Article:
Published on December 2nd, 2020 | by TLV News0
Safely Celebrate with Your Teams During Holidays: Ole Miss Experts Share Practical Tips for Participating in Year-End Events Without Spreading COVID-19
Luckily, that festive ugly Christmas sweater will look just as good over Zoom as it would in person.
While the holidays typically present plenty of opportunities for people to reconnect with family, friends and coworkers, the COVID-19 pandemic is complicating things this year. But University of Mississippi experts are sharing tips for modifying gatherings and events – including celebrating virtually as much as possible – to reduce the spread of the virus to keep friends and communities healthy and safe.
The Centers for Disease Control and Prevention notes that virtual celebrations pose the lowest risk for spread of the coronavirus, and that small gatherings of family and friends should be considered next if a virtual event is not possible. Platforms such as Zoom, FaceTime, TikTok, Houseparty, and YouTube, among others, are means by which holiday fun can be shared online.
“I think there is value in giving staff, co-workers, friends and families the opportunity to feel connected, even if it is through a virtual format,” said Emily Ferris, associate director of the UM Division of Outreach and Continuing Education. “A virtual gathering is a way to do something fun together and still celebrate the holiday season, even if things are not the way we wish they could be.
“We have a committee that has planned a virtual event for outreach staff, and I can’t wait to see everyone!”
Ferris suggested the following virtual activities for fun during the holidays:
- Host live trivia competitions. For help in creating events, visit this helpful site. To find trivia questions, go to the Random Trivia Generator site.
- Play games on Zoom. For 21 games popular on the virtual format, check out this assortment compiled by Marie Claire magazine.
- Share videos and photos. Host a video tour, create a shared photo drive on Dropbox or post pictures in your company’s chat or social media channels.
- Send a care package. Everyone enjoys getting treats in the mail, whether it’s a small box that includes the same gifts other employees have received or an assortment of cards and treats exchanged with one other. It can also be fun to open these gifts during a video call.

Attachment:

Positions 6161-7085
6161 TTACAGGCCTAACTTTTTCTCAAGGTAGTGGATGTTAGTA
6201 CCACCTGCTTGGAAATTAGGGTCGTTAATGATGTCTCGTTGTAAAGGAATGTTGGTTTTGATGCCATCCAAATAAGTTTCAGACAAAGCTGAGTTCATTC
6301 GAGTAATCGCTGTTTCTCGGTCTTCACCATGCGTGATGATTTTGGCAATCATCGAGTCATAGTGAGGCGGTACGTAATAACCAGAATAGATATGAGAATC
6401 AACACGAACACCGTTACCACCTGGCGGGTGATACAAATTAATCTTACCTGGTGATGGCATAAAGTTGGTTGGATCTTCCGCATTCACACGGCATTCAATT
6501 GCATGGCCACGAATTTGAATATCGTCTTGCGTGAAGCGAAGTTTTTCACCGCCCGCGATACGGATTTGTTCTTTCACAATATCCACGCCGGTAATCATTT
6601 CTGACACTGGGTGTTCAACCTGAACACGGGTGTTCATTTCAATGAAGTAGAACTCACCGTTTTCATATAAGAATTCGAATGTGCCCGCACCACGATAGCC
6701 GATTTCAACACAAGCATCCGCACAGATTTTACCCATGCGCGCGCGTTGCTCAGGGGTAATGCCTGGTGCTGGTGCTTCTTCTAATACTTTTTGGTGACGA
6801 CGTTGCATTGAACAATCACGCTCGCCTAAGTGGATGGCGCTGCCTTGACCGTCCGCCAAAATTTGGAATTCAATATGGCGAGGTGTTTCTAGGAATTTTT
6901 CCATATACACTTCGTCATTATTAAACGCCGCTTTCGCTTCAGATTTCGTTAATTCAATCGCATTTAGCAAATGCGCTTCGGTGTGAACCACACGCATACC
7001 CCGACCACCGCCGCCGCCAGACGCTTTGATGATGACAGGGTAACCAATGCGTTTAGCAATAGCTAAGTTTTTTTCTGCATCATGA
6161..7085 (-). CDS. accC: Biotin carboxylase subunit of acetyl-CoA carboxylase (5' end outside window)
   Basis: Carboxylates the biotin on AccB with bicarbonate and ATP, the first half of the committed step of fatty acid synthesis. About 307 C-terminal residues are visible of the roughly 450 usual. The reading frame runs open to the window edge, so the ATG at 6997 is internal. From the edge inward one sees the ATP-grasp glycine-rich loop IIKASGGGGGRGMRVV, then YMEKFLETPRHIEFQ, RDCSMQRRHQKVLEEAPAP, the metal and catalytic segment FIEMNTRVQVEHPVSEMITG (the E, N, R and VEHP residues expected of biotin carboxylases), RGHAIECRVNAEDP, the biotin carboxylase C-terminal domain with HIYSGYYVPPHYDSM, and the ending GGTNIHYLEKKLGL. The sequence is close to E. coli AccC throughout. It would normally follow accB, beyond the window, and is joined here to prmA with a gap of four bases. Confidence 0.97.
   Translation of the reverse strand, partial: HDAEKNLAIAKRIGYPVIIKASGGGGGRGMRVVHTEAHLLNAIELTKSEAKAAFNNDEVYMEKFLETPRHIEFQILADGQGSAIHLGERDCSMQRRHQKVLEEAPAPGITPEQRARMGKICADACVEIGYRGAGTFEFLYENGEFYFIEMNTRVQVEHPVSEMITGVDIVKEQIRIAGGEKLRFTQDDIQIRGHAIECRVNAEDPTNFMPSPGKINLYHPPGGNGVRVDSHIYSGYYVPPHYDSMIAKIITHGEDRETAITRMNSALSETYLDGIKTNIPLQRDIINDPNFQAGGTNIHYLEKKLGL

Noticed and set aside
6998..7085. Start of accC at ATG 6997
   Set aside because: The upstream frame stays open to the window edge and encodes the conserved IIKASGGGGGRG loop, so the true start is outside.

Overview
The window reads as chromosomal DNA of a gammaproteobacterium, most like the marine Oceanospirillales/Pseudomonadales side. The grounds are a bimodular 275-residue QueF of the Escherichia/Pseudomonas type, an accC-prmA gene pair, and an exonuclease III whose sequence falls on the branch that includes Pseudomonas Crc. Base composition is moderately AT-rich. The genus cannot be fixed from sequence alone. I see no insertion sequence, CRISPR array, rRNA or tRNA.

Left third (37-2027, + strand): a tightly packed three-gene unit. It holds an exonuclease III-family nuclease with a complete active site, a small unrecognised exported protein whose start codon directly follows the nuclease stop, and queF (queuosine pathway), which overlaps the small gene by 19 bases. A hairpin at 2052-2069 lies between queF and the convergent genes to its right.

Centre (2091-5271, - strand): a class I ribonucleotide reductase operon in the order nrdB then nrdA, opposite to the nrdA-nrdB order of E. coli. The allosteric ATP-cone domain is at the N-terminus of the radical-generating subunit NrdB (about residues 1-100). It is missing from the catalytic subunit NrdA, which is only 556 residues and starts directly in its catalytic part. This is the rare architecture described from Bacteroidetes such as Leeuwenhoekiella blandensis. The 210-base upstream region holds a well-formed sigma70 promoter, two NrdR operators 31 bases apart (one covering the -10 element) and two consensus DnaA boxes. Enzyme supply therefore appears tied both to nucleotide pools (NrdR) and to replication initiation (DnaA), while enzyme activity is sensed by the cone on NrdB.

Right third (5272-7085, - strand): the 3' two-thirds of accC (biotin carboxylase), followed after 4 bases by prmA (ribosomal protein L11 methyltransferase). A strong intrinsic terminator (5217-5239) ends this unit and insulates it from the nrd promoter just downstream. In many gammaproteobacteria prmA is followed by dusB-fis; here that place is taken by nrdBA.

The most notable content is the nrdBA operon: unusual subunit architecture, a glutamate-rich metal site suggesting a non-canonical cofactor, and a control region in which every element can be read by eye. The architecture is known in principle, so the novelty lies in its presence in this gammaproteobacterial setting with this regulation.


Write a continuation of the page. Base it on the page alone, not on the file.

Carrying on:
- Give virtual gifts. Instead of white elephant or Secret Santa gift exchanges, give gifts that can be easily shared with remote employees. Electronic gift cards, concert/event tickets, travel packages, charitable donations and time off are all easily given by email – and probably will be appreciated more than another paperweight or coffee mug.
- Acknowledge great work and good times. Use the video format to give out end-of-year awards that recognize hard work and special accomplishments, or are simply good for a laugh. Be creative.
- Have fun with people’s talents. Host contests and give prizes for creating holiday-themed projects. Let employees get creative and have fun with making edited photos, their own Mad Lib-style RFPs or other office documents, humorous GIFs and other playful versions of whatever they do best.
- Treat people to a party of their own. Send remote friends a gift card or check for drinks, dinner or a night out on the town. It’s a busy time of year, and giving others the opportunity to relax with their friends and family is sure to be appreciated.
“Adapting from in-person activities to virtual ones should be seen as an opportunity to be creative,” said Andrea Jekabsons, UM interim chief human resources officer. “Once we embrace the change, these activities can be just as exciting and fun as live gatherings would have been.
“Recently, our team hosted a few rounds of Bingo on Zoom, and it was a pleasure to see smiles again after months in masks.”
Just 23% of companies are planning year-end celebrations this year, and 74% of those will be virtual events, according to survey results released Nov. 30 by global outplacement and business and executive coaching firm Challenger, Gray & Christmas Inc.
For smaller teams choosing small gatherings, it’s wise to observe the CDC guidelines. These include having no more than 10 people gather indoors and 25 people outdoors, all the while maintaining distance of at least 6 feet apart and wearing masks.
When dining together, eat outdoors and at different tables spread about 10 to 12 feet apart.
Read more about the CDC guidance and recommendations for holiday celebrations and small gatherings here.
By Edwin Smith